Adrian Edmondson to play Scrooge in Royal Shakespeare Company play

Friday 22nd July 2022, 8:38am

  • Adrian Edmondson will star as Ebenezer Scrooge in the Royal Shakespeare Company's revival of A Christmas Carol
  • The play will run in Stratford-upon-Avon from 26th October 2022 to 1st January 2023
  • Edmondson says of the plot: "It couldn't be more relevant today than it has been in the past 30-40 years"
Adrian Edmondson. Copyright: Royal Shakespeare Company, Hugo Glendinning

The Young Ones star Adrian Edmondson will play Ebenezer Scrooge in the Royal Shakespeare Company's revival of David Edgar's adaptation of Dickens's much-loved classic story A Christmas Carol.

The production, directed by Rachel Kavanaugh, runs in the Royal Shakespeare Theatre, Stratford-upon-Avon between 26 October 2022 - 1 January 2023.

David Edgar's socially-conscious adaptation of Dickens's classic fable opened in 2017 to critical acclaim in the Royal Shakespeare Theatre, where it played to sell-out audiences. The production was revived the following year due to audience demand.

The plot is described as follows: "This festive tale of redemption and compassion follows cold-hearted businessman Ebenezer Scrooge, who - over the course of one ghostly Christmas night - learns to pity himself and to love his neighbour - but is that enough?"

Adrian Edmondson says: "A Christmas Carol in an extraordinary book. It's been in print continuously since 1843. So it must be saying something very important that catches our imagination. A lot of people think it's about Scrooge and ghosts, which of course it is, but at the heart of it, it's about poverty and our individual reaction to it. So it couldn't be more relevant today than it has been in the past 30-40 years. Not since rationing really. Actual poverty in our streets. People at food banks. That's the driving force of it for Dickens. He'd read a report on poverty and was considering writing this as a dry pamphlet, but wrote it as a story because he thought it would connect more. And, of course, it does. So it's hard to find a play that's more relevant, especially one you might enjoy.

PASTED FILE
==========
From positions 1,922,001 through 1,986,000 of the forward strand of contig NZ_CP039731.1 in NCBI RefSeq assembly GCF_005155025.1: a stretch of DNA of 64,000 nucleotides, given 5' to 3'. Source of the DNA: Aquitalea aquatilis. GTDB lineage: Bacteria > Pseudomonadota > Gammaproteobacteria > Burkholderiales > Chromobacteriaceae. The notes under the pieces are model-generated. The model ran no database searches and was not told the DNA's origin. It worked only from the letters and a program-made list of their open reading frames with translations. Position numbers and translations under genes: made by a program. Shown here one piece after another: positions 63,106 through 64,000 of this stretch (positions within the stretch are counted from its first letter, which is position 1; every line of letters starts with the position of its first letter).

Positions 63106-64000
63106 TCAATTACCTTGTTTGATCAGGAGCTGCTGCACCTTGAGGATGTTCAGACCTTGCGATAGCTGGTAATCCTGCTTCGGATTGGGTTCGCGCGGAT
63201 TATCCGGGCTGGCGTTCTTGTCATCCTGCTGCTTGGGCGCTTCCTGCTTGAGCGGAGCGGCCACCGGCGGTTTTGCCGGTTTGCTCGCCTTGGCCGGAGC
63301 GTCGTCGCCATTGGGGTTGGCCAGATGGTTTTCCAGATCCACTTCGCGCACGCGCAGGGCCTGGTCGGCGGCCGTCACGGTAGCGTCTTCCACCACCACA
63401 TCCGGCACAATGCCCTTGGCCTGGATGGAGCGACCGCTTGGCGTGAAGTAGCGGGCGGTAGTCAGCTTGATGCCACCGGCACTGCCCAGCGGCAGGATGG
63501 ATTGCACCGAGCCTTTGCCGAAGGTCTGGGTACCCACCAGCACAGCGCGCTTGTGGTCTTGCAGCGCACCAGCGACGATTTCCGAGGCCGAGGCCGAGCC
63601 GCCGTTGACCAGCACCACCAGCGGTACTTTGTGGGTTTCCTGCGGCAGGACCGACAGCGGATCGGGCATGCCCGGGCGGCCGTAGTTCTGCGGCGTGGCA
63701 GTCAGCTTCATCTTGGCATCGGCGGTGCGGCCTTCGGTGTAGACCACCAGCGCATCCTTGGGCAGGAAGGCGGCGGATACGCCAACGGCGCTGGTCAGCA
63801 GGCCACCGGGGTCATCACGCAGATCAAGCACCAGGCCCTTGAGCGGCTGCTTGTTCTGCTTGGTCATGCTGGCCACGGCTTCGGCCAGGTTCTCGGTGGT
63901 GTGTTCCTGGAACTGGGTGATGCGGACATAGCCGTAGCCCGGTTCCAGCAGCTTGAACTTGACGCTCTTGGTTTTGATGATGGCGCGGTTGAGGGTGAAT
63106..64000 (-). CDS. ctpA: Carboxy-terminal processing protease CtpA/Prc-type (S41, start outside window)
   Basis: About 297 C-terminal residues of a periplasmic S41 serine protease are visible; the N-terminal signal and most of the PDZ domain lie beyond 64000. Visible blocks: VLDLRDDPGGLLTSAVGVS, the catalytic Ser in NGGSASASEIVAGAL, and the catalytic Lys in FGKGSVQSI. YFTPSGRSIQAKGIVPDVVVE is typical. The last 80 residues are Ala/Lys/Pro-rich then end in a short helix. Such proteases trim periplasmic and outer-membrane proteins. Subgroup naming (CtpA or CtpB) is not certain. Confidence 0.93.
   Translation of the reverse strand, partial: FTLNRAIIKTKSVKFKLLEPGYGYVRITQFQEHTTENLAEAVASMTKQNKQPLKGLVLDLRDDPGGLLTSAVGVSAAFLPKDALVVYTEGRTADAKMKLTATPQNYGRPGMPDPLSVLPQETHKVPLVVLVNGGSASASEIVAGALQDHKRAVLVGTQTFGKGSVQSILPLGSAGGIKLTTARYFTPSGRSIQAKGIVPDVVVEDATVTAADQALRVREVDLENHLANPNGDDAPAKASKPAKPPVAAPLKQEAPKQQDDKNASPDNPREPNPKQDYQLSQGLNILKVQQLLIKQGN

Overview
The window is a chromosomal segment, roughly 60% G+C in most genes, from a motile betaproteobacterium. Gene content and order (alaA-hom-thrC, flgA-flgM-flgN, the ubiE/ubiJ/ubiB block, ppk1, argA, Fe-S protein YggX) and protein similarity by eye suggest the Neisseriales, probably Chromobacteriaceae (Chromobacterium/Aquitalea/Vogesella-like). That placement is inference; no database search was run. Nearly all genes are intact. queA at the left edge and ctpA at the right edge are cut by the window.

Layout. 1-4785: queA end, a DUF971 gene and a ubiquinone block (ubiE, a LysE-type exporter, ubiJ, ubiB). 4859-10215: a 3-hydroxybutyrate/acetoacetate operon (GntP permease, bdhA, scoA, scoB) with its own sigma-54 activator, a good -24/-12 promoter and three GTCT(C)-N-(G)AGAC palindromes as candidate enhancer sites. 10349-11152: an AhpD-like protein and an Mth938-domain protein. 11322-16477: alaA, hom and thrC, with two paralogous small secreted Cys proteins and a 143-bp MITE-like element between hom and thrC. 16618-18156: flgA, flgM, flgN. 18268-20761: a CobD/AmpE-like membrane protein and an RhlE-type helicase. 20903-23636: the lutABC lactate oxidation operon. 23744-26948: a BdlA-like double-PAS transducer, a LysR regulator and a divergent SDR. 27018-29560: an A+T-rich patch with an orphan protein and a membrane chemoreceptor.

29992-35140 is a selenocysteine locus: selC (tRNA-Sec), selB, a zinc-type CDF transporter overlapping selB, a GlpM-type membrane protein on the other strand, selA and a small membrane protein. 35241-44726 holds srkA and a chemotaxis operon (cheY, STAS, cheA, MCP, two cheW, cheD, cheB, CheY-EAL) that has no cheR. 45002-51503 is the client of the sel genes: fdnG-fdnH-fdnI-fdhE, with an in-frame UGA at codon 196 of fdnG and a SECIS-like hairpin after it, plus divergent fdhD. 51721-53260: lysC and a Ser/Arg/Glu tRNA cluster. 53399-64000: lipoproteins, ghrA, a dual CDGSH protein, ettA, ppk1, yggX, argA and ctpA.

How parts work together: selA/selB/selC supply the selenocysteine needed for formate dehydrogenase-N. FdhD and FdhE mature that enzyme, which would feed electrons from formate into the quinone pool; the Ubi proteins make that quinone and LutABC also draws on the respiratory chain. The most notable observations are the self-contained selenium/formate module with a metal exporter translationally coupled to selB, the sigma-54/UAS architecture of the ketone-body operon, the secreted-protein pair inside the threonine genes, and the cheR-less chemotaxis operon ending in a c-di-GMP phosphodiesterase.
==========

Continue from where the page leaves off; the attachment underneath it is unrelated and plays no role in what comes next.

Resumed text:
"I'm really looking forward to playing Scrooge. Why, you might ask, would you watch a show about a really horrible person? You watch it because you're cheering him on, urging him to become a better person. You're on his side, you want him to turn. I think that makes him one of the most fundamentally interesting characters in literature, and a great part to play."

Edmondson returns to the RSC after making his debut as Malvolio in Twelfth Night in 2017. His other theatre credits include: The Rocky Horror Show (Piccadilly Theatre), Waiting for Godot (Queens Theatre), Bits of Me Are Falling Apart (Soho Theatre), The Boy Friend (Menier Chocolate Factory) and Once Upon A Time in Nazi Occupied Tunisia (Almeida).

Joining Adrian is Casualty star Sunetra Sarker who makes her RSC debut as The Ghost of Christmas Present.

The cast list also features Beth Alsbury (Hinge), Lauren Arney (Belinda), Sally Cheng (Isabel), Eamonn Cox (Swing), Rachel Denning (Mrs Baldock), Gavin Fowler (Charles Dickens), Clive Hayward (Fezziwig), Jack Humphrey (Tim), Beruce Khan (John Forster), Rebecca Lacey (The Ghost of Christmas Past), Bethany Linsdell (Caroline), Michael Lyle (Father), Alexander Moneypenny (Swing), Conor O'Hara (Swing), Emma Pallant (Mrs Cratchit), Joseph Prowen (Fred), Rachel Seirian (Swing), Oliver Senton (Uber), Mitesh Soni (Bob Cratchit), Liyah Summers (Fanny), Giles Taylor (Marley) and Georgie Westall (Swing).

David Edgar has been writing plays professionally since 1971. Talking about A Christmas Carol, he says: "In 1843, Dickens read a parliamentary report on the conditions of children in the mines and factories of what was aptly called the Hungry Forties, and resolved to write an angry political pamphlet, to be published that Christmas, calling for reform. By the end of the year he'd produced not a tract but a universal story of how benevolence is stronger than greed. I wanted to put Dickens and his ambitions in the foreground of the adaptation. In Rachel Kavanaugh's wonderful production - combining a glorious set with dazzling choreography and musical score - we see Dickens construct his story before our very eyes.

"When we premiered the show in 2017, millions were already relying on food banks and beggars haunted city streets. Covid and the cost of living crisis have made economic inequality - and raw poverty - an even more pressing reality. And yet - in the way the nation came together around the NHS to combat the pandemic - we have been reminded of the selflessness and generosity of spirit which lies at the heart of Dickens's enduringly optimistic story."

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